Leadership: The Relationship of Command

Since my recent retirement, I have reflected back on my 25+ year career and I pause to think about the types of impact a leader can make in their organization. I have failed as a leader many times over the course of my career. I failed to achieve certain goals or measures or I have failed to handle situations correctly. But as you ascend the ranks and gather experience, you tend to start putting those failures in perspective as you learn from them. No one is immune from failure. As long as you learn something from it, that can be a valuable tool moving forward.  I believe that one of the true successes of any leader is their ability to connect with others in a meaningful way.

Now that can mean a lot of things to a lot of people, so let me explain. 

We have used the word Leadership quite frequently in the protection disciplines. Merriam-Webster defines Leadership as: “A position as a leader of a group, organization, etc.; The time when a person holds the position of leader; The power or ability to lead other people.”

While the aforementioned definition appears clear cut, the true concept of leadership is not, in this humble writer’s opinion, about the “natural ability of a leader” or the “attributes” of a leader. True leadership hinges on the foundation of establishing relationships with people. Relationships can come in many forms, but its importance when speaking about leadership cannot be underscored enough. To be a true leader in any organization, one must learn to build on a foundation of open communication and connection with superiors, peers and subordinates. 

Sounds easy enough right? Wrong. 

Connecting with people as a leader can be a difficult task, for a variety of reasons. Some people are more reserved, some people shy away from confrontation, and some leaders simply think leadership is just barking orders and telling people what to do. There is simply more to it than that. When you communicate with people, you should strive to connect with them in a meaningful way and be transparent. Lots of people use this term, but what exactly does that mean? In a leadership context it should mean that you present the good, the bad and the ugly with people you communicate with.  I have known several leaders over the years who only share the good with folks as they think that any negative information they share is a direct reflection upon them as a leader. In some cases that may be true. But I have found, especially with the troops, telling them all the above is appreciated, as they feel you trust them with the information you are giving them, good, bad or otherwise. As an example, in the past, I have had officers tell me they disagree with certain agency policies that come from our HQ. And from time to time I have told officers that I agree with them. But I also tell them that even though I may disagree, we still will follow said policy.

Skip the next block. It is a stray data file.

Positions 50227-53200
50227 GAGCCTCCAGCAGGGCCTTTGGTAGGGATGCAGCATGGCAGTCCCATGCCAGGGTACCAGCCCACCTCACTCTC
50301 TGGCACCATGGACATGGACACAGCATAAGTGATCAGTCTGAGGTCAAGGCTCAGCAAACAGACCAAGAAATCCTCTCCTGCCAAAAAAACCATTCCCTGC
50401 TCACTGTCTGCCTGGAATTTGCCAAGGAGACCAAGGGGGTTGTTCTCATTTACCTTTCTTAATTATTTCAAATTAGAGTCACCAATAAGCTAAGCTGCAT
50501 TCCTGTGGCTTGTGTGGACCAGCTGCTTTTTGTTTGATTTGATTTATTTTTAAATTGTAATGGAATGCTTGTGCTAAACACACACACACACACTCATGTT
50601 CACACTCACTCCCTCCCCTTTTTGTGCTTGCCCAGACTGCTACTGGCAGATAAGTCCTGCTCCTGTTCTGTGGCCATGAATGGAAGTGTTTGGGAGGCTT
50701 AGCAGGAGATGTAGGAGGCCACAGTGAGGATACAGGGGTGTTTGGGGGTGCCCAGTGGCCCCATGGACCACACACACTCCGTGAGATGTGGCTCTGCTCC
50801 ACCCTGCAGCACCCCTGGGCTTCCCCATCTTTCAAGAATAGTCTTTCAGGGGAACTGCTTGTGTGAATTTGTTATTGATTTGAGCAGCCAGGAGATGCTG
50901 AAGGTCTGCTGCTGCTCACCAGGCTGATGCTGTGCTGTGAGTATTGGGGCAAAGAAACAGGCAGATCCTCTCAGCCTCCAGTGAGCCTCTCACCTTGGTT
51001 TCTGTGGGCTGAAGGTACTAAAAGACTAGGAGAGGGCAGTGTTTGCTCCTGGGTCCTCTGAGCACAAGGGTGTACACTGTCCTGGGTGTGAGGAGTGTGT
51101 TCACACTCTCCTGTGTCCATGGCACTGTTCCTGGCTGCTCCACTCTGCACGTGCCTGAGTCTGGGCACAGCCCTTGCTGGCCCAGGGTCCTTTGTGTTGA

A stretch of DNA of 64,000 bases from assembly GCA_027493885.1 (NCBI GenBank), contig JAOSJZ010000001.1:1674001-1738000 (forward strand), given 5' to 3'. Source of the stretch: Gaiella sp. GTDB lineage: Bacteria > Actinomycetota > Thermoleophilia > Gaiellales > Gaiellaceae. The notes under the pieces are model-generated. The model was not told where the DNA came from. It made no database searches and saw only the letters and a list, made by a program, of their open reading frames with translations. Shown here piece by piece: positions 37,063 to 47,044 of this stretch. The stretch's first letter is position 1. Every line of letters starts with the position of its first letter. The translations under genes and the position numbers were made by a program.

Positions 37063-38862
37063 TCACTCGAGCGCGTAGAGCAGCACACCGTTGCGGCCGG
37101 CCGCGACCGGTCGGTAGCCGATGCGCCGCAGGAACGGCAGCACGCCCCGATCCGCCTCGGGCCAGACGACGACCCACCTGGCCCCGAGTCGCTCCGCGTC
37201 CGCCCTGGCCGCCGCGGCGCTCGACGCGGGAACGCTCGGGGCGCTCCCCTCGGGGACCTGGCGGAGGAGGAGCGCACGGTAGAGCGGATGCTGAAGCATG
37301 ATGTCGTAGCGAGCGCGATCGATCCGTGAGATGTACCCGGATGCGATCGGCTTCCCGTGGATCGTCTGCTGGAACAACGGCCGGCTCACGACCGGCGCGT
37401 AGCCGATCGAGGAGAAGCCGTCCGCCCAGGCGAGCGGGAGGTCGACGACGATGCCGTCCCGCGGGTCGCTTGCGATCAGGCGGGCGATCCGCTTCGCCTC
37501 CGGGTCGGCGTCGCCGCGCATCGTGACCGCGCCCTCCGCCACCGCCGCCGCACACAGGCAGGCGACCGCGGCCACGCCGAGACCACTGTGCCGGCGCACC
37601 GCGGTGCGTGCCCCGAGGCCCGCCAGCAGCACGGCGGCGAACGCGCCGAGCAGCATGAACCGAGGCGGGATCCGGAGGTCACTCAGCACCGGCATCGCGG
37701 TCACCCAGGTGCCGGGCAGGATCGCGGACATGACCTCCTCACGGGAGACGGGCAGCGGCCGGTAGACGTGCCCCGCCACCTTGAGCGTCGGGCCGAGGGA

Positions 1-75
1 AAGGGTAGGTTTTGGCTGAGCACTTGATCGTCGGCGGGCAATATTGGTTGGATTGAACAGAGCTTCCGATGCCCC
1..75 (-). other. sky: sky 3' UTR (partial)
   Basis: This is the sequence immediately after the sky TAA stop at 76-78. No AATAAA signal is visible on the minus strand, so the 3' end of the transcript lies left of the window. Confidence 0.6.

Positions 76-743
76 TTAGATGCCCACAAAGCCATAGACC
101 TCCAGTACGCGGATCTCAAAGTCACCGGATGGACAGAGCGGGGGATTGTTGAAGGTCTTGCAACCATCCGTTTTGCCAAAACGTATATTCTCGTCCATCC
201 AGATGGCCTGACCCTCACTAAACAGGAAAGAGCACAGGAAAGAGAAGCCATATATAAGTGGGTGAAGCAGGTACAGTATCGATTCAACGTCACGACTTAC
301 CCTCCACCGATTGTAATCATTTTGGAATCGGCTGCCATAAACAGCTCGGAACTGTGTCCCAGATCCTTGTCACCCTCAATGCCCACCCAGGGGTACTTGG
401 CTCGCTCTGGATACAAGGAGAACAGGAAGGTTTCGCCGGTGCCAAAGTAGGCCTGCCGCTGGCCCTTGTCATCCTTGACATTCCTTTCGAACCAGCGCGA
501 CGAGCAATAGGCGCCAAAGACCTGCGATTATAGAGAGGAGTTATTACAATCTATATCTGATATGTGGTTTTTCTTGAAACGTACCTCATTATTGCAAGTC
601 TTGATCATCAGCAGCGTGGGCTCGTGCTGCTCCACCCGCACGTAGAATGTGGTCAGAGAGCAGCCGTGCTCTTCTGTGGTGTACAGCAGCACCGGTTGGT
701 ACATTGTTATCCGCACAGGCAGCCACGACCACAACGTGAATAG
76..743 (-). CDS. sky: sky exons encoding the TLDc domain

It is equally important to have a positive relationship with your superiors. Sometimes this is not easy. I have found the best way to establish these type of relationships is when they are new. Having open and honest conversations with your boss may seem like a daunting task at times, but it will almost always pay dividends in the form of trust. In addition, if you are in a leadership role in your organization, your boss will depend on your counsel as a subject matter expert. If the information you provide is anything less than honest and open, you are doing your self and your boss a disservice. My belief is that building relationships with people should be a key attribute of any leader in law enforcement or corporate security nowadays. There are a variety of reasons for this, but mainly to have a collaborative network to share ideas with and to forge meaningful friendships and positive working relationships.

In summary, communication and relationships really go hand in hand. Ensuring you do your best to establish great relationships really hinges on how well you communicate your thoughts, feelings and emotions to those around you. When you make a genuine effort in this area, it will be noticeable and people will likely appreciate your efforts.